The broad discretion of universities over resolving academic disputes has been clearly stated in Ontario in cases like Jaffer and Aba-Alkhail. The complex nature of such disputes means that the internal dispute resolution mechanisms within universities are usually the primary means to resolve such issues, though not necessarily the final one.
However, where a student’s claim goes beyond student evaluations, structure of the programs, competence of advisors, and other matters that are intrinsically academic, the situation is not necessarily so clear. The Ontario Court of Appeal recently weighed in on this further in Lam v. University of Western Ontario, where a PhD student sued the university for loss of income, pain and suffering, and out of pocket expenses when he felt pressured to transfer into a masters program after his thesis supervisor died. He claimed that the failure to make good faith efforts to ensure adequate alternate supervisors, and a failure to inform him of adequate funding, constituted a breach of contract and breach of fiduciary duty.
The action was initially dismissed on a summary judgement motion, on the basis that the impugned conduct could be interpreted as academic, as relating to “teaching, mentoring, supervising and administering the Ph.D. program and thus to matters that are “purely academic” in nature.” The motions judge found that these complaints would have been better resolved within the university, subject to judicial review, due to factors relating to expertise, policy and practicality.
The Court of Appeal overturned this decision on a standard of correctness, finding that the advantages of the university’s internal complaint process was not determinative of the issue. The proper question on a summary judgement was whether the factual issues as plead could make out a cause of action for breach of contract. The authorities emphasizing deference to internal university decision making only strengthened this finding,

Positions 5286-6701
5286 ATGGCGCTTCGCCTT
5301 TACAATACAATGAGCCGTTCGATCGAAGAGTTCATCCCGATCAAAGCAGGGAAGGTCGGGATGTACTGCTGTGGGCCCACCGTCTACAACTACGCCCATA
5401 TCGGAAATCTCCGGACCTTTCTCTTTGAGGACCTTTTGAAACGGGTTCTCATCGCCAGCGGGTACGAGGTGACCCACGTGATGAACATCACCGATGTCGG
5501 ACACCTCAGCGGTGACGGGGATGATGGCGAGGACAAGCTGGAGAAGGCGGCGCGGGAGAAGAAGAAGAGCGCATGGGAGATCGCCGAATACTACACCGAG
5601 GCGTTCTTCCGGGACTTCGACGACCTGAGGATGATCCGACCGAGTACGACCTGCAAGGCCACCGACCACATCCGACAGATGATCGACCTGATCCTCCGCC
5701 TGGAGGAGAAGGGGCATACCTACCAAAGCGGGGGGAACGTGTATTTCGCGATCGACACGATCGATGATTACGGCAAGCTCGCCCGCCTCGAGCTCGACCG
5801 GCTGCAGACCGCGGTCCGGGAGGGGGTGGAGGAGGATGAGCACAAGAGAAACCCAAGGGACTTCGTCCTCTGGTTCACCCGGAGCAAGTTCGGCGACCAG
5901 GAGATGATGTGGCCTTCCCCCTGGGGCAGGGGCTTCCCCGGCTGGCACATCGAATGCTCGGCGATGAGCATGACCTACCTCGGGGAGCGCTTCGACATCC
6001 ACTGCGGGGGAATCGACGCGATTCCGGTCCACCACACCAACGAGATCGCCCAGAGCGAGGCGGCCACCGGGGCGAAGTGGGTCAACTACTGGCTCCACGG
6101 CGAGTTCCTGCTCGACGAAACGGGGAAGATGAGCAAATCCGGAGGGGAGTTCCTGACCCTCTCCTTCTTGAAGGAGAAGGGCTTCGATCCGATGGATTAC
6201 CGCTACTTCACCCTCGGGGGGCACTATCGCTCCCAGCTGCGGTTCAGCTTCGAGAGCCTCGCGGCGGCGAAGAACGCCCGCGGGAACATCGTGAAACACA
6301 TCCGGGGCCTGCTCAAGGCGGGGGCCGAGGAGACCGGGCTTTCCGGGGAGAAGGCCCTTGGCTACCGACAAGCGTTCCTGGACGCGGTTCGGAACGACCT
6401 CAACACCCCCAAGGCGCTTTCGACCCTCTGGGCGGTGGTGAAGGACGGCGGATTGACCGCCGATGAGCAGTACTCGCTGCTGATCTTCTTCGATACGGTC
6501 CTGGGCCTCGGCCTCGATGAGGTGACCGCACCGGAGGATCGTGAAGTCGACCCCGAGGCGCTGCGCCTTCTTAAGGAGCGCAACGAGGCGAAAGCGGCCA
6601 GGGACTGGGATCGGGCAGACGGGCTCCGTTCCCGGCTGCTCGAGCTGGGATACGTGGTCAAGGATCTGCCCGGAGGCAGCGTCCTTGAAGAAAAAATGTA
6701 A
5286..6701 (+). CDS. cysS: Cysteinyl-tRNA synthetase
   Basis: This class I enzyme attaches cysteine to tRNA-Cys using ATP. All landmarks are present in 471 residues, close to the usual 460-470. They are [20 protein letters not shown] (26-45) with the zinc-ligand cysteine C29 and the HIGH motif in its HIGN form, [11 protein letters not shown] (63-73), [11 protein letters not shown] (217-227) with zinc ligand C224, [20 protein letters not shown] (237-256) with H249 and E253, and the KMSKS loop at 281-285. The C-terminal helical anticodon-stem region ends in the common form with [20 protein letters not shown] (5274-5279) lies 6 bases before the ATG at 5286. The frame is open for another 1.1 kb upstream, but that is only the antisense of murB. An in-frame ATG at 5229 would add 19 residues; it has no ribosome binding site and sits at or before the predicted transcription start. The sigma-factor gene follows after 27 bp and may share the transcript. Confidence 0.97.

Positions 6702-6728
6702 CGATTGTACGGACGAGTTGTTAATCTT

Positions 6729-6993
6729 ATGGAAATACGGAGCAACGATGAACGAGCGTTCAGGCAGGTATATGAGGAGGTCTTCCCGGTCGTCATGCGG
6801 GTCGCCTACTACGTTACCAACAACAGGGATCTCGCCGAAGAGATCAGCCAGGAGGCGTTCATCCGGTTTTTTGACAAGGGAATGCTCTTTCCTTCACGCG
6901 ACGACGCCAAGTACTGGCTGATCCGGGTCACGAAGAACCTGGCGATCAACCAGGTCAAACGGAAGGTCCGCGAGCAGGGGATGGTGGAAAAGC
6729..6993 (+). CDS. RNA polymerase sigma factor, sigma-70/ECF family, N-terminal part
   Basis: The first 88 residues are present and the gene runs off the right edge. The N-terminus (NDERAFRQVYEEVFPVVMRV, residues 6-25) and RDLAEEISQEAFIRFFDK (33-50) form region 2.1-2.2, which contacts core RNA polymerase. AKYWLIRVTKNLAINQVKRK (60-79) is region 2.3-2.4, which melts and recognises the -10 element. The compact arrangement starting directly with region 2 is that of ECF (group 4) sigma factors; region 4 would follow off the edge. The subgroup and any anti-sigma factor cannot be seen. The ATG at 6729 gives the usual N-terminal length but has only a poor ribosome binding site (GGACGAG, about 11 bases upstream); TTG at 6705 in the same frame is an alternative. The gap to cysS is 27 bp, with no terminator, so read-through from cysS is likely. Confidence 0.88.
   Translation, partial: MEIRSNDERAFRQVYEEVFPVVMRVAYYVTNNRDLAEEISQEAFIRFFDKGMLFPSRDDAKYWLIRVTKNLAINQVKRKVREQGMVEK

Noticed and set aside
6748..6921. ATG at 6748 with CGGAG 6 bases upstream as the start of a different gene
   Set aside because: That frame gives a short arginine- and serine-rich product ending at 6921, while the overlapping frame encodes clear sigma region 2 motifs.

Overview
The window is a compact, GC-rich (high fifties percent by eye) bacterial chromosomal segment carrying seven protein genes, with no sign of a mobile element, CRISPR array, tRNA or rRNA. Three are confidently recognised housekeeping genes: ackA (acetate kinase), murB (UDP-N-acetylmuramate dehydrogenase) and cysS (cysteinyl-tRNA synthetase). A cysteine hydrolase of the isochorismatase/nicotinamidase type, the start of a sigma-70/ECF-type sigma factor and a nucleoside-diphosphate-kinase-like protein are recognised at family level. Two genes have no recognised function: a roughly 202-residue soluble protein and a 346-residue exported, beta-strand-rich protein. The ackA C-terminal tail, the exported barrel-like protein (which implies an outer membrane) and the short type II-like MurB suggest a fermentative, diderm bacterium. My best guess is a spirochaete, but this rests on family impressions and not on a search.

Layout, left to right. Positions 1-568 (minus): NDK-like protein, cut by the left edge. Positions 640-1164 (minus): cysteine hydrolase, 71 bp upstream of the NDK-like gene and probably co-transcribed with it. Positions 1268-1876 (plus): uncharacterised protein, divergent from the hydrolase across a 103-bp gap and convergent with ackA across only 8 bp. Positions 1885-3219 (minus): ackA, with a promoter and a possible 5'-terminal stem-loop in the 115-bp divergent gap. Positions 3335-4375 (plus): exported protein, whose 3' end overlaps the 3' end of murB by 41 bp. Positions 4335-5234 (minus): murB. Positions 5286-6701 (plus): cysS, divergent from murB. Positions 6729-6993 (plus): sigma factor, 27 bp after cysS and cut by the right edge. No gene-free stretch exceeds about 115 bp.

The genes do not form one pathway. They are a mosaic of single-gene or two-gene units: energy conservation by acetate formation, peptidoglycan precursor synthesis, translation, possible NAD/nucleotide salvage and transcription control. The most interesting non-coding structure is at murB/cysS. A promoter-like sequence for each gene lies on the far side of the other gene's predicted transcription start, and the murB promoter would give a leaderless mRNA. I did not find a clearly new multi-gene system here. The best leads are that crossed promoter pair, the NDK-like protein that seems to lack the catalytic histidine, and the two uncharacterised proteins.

Therefore, the correct approach is not to ask whether the complaint falls on the academic or legal end of a spectrum and then determine the answer by considering which, as between a court and an internal university process, is the more desirable forum from the standpoint of efficiency, policy and practicality. Rather, the correct approach flowing from Gauthier and Jaffer is to ask whether the complaint is one for damages for breach of contract or tort, as opposed to an assertion that what the university did was something it had a discretion to do.
The basis for upholding the appeal is that the motion judge had concluded that genuine issues of fact exist that require a trial to resolve. The error was in concluding that there was a fatal legal impediment that would bar the claim.
The court found that part of the contract between the student and the university was the school’s Handbook, which itself made reference to thesis supervisors. The claim therefore alleged more than a wrong academic result or an incompetent professor, but that he was misled about the details around the performance of the contract. That was an issue that could result in a breach of contract, which the court would have jurisdiction over.
Use of university policies have obviously been employed in previous cases, including the ones cited by this decision. This issue becomes more interesting in Ontario though under the province’s new mandatory “free speech” policies, implemented this year. Many of the issues already identified under these policies could be characterized as on the legal end of the spectrum rather than the academic.
How these policies are employed, and the manner in which they could result in a breach of contract or Charter rights, including against those expressing their speech against the speech of others (i.e. protest), will likely be a hot button issue in the coming years.